students who estimated that they would achieve a first or 2.1 and the proportion of those groups who
were statistically likely to achieve this. Women were more likely to anticipate a 2:2 degree classification,
and were less likely to over-estimate their potential degree outcome. They also reported significantly
higher anxiety levels. Female BME students had the lowest level of expectation of achieving a ‘good

c) Study time and attendance
There is no evidence from this research that BME home or overseas students spend less time studying or
are more likely to skip lectures than white students. In fact, BME students (both home and overseas) seem
to be less likely to skip lectures than white students, and many staff viewed BME overseas students as
being generally hardworking and motivated compared to home students (the relative paucity of BME
home students meant that staff were unlikely to attribute characteristics to this group). However, male
students did report lower study hours and were more likely to skip lectures than female students. BME
home students were more likely to hold a part time job, and male students were more likely to work long
hours in paid employment; however, female students (especially female BME home students) were more
likely to have childcare responsibilities. A recurring theme of women having to work harder in order to
prove themselves appeared in the female focus groups.

d) Study habits
There is little evidence of differences in flexibility of study habits between white and BME students (in
terms of place and way of studying). However, BME overseas students expressed a stronger preference for
learning through memorisation than either white or BME home students. BME students in general
expressed a stronger preference for using internet resources for studying than white students. However, it
is not clear that study-related factors alone are sufficient to explain the attainment gap for these groups.
Female students had the most flexible study habits and also reported strong peer support for studying.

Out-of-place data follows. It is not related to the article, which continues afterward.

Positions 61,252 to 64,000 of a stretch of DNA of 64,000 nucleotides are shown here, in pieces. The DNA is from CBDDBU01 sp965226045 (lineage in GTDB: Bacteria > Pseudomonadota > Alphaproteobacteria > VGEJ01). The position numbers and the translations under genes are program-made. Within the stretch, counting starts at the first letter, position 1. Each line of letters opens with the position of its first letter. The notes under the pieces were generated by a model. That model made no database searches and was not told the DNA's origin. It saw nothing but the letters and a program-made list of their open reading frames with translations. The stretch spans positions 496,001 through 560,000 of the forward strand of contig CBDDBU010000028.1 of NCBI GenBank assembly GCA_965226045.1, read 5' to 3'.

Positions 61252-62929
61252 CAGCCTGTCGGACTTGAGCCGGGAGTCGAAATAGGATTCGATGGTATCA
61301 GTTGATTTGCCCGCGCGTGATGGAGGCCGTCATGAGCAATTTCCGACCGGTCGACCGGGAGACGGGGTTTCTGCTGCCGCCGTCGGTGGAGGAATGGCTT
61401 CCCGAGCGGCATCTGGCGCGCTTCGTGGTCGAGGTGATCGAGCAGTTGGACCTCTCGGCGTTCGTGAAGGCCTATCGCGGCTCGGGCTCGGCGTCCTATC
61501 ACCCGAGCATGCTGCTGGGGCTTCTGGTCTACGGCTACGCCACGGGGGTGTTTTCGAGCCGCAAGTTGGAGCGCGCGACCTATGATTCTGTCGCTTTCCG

They were perceived by staff as being organised and conscientious. Male students expressed a stronger
preference for using internet resources than female students, indicating perhaps that female students are
more information-literate. Male students were more likely to be fixed in their approach to studying,
reported being discouraged from studying by their peers and were wary of being associated with a ‘geeky’

e) Teaching and assessment
There was evidence of some tension between student and staff expectations of teaching and assessment
in higher education across all groups. This was particularly true of BME overseas students, who expressed
some concern about the perceived lack of contact time and need for independent study. Staff felt that
students from BME backgrounds did not always participate well within the classroom environment, and
some BME students reported being unwilling to ask questions in class for fear of reinforcing prejudiced
expectations about lack of ability. In addition, writing was mentioned by staff as being a key issue

influencing success in higher education, and writing skills were viewed as being more problematic for BME
overseas and male students.

f) Support needs
Students across all groups were somewhat unhappy with the extent and amount of academic support
offered by staff, whereas staff tended to be concerned about students who did not seek support when it
was required. Whilst UK students expressed some concerns about the sufficiency of their prior education
in preparing them for university-level study, in the case of BME overseas students, this could be
compounded by language issues. There is some evidence that female students were more likely to ask for
academic support than male students.

g) Social integration
Male students seemed to place more importance on the social aspects of university life, while women
tended to place importance on academic aspects. Students suggested that involvement in sports and the